Resting like a cool, blue jewel amidst the emerald green of the mountains, Watauga Lake is arguably one of the most stunning pieces of nature in all of the High Country. With swimming areas, miles of hiking trails, campsites and boating opportunities galore, the lake is a beloved destination for families seeking summer fun. Yet, in a strange twist of irony, this beautiful lake is decidedly unnatural.
Sitting at the confluence of the Watauga River, Elk River and Roan Creek, Watauga Lake was formed in 1948 when the Tennessee Valley Authority completed the Watauga Dam, which was built in an effort to control flooding in the Tennesee River watershed after the infamous flood of 1940.
In the path of this project was the town of Butler, known today as “The Town that Wouldn’t Drown.” As the project moved forward, the town’s population of 600 people, and even many of the town’s homes and businesses, were relocated to higher ground in what today forms the town of “New” Butler. All told, the relocation project required 55 miles of new road construction and the relocation of more than 1,000 graves.
Today, visitors can explore the area’s history at The Butler Museum, located at 123 Selma Curtis Rd in Butler, Tenn. The museum is open on Saturdays and Sundays from 1:30 to 4 p.m. during the summer, and tours can be made by appointment. For more information, click to www.thebutlermuseum.com.
Visitors to Watauga Lake will be pleased to discover a variety of options for dipping their toes in the lake’s cool, clear waters. With five U.S. Forest Service maintained recreation areas in the vicinity, there are many options for a relaxing day of family fun. Sites requiring reservations and fees can be reserved by clicking to www.recreation.gov. For more information about USFS maintained areas in the area, click to www.fs.usda.gov/main/cherokee/home or call the Watauga Ranger District office at (423) 735-1500.
Shook Branch Beach
Located on the southwestern corner of Watauga Lake, adjacent to U.S. Hwy. 321, this 20-acre site is a great location for individuals or families seeking a day trip on the lake. With a large, enclosed swimming area, a beautiful sandy beach, 24 picnic tables on site, and a large grassy field for romping, Shook Branch Beach offers opportunities for swimming, grilling, sunbathing and all the quintessential summertime activities a family can hope to enjoy. The area is open from 6 a.m. to 10 p.m. through October 27 and is a short drive away from the nearby town of Hampton, Tennessee.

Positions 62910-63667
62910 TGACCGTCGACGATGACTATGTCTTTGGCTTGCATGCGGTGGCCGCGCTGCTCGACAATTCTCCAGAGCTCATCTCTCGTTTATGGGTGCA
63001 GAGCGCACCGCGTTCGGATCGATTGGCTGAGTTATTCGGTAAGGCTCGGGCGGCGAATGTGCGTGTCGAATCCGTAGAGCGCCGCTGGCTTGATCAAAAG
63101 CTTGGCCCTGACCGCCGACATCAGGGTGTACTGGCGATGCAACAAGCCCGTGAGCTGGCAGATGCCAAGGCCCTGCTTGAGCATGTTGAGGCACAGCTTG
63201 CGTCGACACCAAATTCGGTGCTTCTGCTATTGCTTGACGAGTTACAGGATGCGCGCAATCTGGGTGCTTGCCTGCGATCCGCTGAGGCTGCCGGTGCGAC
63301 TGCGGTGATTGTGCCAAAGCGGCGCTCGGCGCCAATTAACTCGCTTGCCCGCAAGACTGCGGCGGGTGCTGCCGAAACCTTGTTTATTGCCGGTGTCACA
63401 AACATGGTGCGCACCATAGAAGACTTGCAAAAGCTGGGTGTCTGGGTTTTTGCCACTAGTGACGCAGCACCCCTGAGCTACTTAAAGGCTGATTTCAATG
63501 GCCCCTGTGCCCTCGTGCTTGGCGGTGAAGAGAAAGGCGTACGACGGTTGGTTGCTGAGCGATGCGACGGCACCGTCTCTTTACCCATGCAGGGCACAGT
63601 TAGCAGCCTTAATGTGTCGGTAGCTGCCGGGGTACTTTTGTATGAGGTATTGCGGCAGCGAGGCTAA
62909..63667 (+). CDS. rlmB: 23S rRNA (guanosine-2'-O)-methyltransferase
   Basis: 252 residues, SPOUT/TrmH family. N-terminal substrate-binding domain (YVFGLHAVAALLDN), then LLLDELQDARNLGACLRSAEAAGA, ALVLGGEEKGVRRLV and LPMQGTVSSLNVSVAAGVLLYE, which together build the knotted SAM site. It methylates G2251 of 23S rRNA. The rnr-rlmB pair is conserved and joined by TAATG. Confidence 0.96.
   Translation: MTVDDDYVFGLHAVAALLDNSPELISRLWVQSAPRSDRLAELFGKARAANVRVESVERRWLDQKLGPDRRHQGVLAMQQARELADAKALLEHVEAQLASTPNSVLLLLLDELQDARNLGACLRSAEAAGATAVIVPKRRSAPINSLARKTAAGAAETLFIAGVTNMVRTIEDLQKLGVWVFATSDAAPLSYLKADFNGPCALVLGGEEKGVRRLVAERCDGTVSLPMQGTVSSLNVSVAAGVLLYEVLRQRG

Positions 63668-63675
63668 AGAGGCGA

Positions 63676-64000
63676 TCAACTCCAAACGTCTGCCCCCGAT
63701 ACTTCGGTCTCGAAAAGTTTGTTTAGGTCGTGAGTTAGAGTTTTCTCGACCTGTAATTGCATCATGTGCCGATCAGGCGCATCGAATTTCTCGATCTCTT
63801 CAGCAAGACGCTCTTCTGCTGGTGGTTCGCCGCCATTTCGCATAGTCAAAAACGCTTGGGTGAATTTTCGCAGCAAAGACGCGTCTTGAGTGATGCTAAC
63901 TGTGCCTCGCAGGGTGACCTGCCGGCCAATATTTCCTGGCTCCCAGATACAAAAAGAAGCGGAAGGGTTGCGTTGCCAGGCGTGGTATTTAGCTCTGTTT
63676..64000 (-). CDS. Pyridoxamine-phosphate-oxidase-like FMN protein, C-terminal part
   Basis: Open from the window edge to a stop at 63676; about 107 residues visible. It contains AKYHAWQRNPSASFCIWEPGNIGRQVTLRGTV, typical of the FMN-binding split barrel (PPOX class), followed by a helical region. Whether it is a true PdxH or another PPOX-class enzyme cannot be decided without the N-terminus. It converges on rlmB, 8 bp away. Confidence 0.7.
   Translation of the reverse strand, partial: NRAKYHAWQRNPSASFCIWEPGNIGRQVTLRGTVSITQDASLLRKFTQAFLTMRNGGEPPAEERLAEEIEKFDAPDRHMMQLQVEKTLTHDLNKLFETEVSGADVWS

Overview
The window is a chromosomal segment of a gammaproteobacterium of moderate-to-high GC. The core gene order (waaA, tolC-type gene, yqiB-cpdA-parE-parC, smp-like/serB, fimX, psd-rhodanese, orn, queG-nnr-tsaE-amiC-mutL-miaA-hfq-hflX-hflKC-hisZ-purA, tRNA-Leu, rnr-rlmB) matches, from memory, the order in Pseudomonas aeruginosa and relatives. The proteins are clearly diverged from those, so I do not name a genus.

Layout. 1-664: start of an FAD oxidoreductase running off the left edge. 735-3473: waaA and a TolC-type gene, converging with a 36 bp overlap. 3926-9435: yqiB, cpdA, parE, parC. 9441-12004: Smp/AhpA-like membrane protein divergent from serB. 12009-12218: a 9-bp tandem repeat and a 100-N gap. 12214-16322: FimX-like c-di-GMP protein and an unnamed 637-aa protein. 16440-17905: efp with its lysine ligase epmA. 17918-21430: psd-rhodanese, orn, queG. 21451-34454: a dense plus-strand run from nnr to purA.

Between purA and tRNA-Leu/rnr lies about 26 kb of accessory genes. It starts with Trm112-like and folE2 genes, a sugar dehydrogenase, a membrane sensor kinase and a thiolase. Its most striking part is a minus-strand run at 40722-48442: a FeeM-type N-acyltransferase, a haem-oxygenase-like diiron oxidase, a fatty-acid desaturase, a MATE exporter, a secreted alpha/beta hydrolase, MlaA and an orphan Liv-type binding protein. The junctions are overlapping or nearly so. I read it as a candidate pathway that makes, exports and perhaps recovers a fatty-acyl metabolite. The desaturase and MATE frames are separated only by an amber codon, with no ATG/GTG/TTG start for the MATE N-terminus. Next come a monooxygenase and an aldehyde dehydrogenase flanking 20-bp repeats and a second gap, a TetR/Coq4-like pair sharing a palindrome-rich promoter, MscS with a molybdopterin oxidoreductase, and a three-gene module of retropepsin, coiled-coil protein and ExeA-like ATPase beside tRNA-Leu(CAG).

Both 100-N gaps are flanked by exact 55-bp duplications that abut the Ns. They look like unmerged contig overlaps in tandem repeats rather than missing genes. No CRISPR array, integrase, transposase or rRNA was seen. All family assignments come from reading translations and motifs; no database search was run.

Activities and amenities — Beach area, swimming, picnic areas, grills, restrooms
Fees — Fee for vehicle access is $2 per vehicle per day or a $30 per year with a Cherokee National Forest Pass.
Watauga Point Picnic Area
Offering scenic views of the lake, this recreation area is shaded by large trees, but also contains a beautiful grassy area with plenty of room for picnicking and sunbathing. There is also a gravel trail that loops through the nearby forest. A large pavilion and picnic tables are available for rent for family gatherings and other events, and a number of smaller picnic tables are available free of charge. As there is no designated swimming area on site, swimming is at the visitor’s own risk. No overnight camping is allowed at the site, which is open from 6 a.m. to 10 p.m through.
Activities and amenities — Picnic areas, scenic views, swimming (at patron’s own risk), drinking water, restrooms.
Fees — $30 rental fee per day for pavilion or large picnic tables.
Cardens Bluff Campground
High on a bluff overlooking Watauga Lake, Carden Bluff offers more than 40 tent campsites. Situated a short distance from Shook Branch Beach and the Rat Branch Boat Launch, this site offers easy access to the lake’s day use recreation areas. Gates open at 7 a.m. and close at 10 p.m. Campsites are for one group of up to five individuals and two vehicles. The site is open through Sept. 18.
Activities and amenities — Camping, bathrooms, warm showers, potable water.